The world’s expanding waistline

Obesity is a growing problem. Image: Shutterstock

THE world is getting fatter. The latest study focusing on China has confirmed that obesity has rapidly increased in young rural Chinese people largely due to socioeconomic changes. 

This study comes shortly after it was revealed in The Lancet, in previous research, that about a fifth of all adults around the world and a third of those in the UK will be obese by 2025, with potentially disastrous consequences for their health. The health publication went on to say there is no chance at all that the world will be able to meet the target set out by the UN for the escalating obesity rate by 2025. 

The latest research in China found that 17 per cent of boys and nine per cent of girls under the age of 19 were obese in 2014, up from a diminutive one per cent for each in 1985. 

The study took a total of 29 years to complete and has beenpublished in the European Journal of Preventive Cardiology, involved nearly 28,000 students in Shandong Province.

“It is the worst explosion of childhood and adolescent obesity that I have ever seen,” Joep Perk from the European Society of Cardiology said. 

A transition relating to the changing socioeconomic climate in rural areas of China is to blame, which has seen an increase in fast food and a decrease in physical activity. 

The traditional Chinese diet had shifted towards a diet “with high fat, high energy density and low dietary fibre.”

Boys have been particularly at risk of becoming overweight with a rise of 0.7 per cent to 16.4 per cent for boys and from 1.5 per cent to nearly 14 per cent for girls. The study predicted that the reason for this could be cultural in the sense that Chinese families have a preference for boys and therefore they may be more likely to enjoy greater family resources. 

This has echoes of the other recent study conducted closer to home. The Lancet’s study showed that the English-speaking world is particularly badly affected as well. By 2025, the UK will have the highest obesity among both men and women in Europe, at 38 per cent, say the researchers. Almost a fifth of the world’s obese adults (118 million) live in just six high-income English-speaking countries which are Australia, Canada, Ireland, New Zealand, the UK and the US.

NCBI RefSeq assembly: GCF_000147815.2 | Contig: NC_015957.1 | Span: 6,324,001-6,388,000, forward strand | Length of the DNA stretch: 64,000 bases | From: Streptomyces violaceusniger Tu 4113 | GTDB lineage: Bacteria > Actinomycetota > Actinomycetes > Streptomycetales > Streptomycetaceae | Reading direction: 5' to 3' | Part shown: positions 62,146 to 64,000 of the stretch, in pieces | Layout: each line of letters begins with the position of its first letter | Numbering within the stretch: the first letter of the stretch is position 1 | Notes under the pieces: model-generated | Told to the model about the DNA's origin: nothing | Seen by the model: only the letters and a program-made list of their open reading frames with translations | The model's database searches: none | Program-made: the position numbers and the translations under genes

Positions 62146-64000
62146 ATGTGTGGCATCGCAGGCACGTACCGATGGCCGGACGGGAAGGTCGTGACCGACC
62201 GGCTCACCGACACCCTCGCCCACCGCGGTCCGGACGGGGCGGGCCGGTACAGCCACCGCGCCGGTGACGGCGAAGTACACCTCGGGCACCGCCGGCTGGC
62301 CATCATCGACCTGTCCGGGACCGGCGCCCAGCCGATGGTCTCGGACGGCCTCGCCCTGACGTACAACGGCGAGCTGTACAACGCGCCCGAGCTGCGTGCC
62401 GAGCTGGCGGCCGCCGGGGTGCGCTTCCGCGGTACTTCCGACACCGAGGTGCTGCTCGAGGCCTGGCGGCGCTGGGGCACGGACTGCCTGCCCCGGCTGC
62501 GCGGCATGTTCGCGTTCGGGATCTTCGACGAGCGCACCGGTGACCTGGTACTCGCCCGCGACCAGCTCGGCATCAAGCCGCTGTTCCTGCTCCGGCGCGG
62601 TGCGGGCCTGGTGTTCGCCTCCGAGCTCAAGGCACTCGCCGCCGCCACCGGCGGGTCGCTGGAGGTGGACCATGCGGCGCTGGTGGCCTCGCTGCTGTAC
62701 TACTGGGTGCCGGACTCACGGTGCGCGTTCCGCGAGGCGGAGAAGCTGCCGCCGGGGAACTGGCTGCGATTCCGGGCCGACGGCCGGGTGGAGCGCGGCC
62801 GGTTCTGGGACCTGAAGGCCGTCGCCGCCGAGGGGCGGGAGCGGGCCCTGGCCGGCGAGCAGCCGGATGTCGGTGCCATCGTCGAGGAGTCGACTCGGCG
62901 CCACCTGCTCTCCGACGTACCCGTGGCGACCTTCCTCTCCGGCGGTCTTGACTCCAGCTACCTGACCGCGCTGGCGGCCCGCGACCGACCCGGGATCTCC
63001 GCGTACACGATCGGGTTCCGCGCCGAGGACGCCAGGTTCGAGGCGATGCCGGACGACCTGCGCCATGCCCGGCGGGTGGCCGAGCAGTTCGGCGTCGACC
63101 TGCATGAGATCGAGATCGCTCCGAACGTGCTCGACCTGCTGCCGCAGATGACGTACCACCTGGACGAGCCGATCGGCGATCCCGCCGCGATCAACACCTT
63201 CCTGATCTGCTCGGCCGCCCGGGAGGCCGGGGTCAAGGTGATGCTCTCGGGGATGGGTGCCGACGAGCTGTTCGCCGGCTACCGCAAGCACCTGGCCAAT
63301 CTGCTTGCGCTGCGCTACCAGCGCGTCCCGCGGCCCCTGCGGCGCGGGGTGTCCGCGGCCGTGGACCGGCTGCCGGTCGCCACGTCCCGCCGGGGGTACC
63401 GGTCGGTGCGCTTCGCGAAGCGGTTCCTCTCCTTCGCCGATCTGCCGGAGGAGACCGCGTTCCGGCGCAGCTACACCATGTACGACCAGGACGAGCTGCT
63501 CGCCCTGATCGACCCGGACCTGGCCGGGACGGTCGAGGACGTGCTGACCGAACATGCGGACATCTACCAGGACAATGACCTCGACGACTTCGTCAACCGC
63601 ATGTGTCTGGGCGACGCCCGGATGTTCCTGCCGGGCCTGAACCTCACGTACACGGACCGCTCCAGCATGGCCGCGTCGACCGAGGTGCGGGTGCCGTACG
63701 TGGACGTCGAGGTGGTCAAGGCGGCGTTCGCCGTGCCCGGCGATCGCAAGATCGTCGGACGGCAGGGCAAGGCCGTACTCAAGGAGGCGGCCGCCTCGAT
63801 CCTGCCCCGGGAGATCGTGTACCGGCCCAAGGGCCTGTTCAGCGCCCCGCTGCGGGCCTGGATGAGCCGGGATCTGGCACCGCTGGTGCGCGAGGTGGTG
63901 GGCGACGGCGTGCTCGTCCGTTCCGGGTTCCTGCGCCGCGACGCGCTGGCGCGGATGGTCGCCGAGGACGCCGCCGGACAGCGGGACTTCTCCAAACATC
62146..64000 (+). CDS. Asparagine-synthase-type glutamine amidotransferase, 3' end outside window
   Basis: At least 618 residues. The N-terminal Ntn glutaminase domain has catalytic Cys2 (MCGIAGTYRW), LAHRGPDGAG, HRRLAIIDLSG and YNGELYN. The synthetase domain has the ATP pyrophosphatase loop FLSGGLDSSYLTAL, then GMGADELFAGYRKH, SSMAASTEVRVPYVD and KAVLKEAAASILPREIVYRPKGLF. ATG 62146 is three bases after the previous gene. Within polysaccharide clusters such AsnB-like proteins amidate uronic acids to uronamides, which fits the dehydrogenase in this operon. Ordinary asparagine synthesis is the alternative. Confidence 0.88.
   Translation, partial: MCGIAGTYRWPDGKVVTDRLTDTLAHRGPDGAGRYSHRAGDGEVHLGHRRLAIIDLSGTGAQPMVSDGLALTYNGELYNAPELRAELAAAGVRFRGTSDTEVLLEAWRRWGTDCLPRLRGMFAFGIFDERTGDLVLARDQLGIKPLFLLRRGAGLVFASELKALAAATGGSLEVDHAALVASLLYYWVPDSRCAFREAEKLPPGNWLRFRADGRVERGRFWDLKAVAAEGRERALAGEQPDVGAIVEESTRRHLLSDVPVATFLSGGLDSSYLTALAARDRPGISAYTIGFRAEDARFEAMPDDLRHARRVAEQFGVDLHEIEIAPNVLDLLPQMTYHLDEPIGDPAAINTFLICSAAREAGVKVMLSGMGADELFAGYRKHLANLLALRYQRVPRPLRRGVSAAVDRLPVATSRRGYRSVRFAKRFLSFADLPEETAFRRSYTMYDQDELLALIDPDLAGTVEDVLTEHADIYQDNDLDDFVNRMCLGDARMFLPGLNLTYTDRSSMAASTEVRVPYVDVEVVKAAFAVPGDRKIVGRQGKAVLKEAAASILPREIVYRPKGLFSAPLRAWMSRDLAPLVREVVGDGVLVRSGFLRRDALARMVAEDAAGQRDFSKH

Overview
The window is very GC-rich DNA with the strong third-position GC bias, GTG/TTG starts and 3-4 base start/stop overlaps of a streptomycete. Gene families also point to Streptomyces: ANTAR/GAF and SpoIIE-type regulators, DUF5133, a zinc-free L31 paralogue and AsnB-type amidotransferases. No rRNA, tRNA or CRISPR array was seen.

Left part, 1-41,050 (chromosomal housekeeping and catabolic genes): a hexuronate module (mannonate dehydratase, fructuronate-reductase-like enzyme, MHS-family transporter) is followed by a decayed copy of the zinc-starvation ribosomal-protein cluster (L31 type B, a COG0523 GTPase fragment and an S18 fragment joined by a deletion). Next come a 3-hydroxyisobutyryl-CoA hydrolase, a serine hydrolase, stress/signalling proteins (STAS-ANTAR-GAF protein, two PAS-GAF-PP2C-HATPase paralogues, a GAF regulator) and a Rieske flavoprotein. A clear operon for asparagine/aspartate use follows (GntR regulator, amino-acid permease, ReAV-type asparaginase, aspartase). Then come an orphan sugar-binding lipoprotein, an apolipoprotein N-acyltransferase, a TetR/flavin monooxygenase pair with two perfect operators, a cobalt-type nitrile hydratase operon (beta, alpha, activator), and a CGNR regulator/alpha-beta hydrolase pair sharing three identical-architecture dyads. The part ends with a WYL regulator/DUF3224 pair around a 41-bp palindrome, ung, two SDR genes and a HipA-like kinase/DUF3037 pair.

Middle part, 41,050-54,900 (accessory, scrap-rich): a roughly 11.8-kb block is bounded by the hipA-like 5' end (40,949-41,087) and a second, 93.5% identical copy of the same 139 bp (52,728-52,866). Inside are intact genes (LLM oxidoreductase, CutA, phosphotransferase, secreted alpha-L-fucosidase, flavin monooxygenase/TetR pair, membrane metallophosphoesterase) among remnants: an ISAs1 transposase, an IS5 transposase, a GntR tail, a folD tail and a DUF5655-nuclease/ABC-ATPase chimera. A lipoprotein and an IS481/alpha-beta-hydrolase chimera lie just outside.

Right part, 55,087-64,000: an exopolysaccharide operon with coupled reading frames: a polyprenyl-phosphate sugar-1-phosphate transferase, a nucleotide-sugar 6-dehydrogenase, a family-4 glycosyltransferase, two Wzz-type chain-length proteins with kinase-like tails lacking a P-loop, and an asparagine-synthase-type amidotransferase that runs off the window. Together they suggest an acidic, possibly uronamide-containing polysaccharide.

Senior author Prof Majid Ezzati from Imperial College London, said: “Over the past 40 years, we have changed from a world in which underweight prevalence was more than double that of obesity, to one in which more people are obese than underweight.” 

People with a BMI below 18.5 are considered underweight, while 35 or higher is considered severely obese and 40 or higher is morbidly obese. People with very high BMIs are considered to be at risk of heart disease, diabetes, cancer and other serious health problems.

The highest BMI rates in the world are found in the islands of Polynesia and Micronesia where more than 38 per cent of men and half of women are obese. Whereas the lowest rates in the world are found in Timor-Leste, Ethiopia, and Eritrea. 

The highest average BMI rate in the world is in the islands of Polynesia and Micronesia, where they reach 34.8 for women and 32.2 for men in American Samoa. More than 38 per cent of men and over half of women are obese in Polynesia and Micronesia.

Ezzati said much more needs to be done. “This epidemic of severe obesity is too extensive to be tackled with medications such as blood pressure-lowering drugs or diabetes treatments alone, or with a few extra bike lanes. We need coordinated global initiatives – such as looking at the price of healthy food compared to unhealthy food, or taxing high sugar and highly processed foods – to tackle this crisis.”

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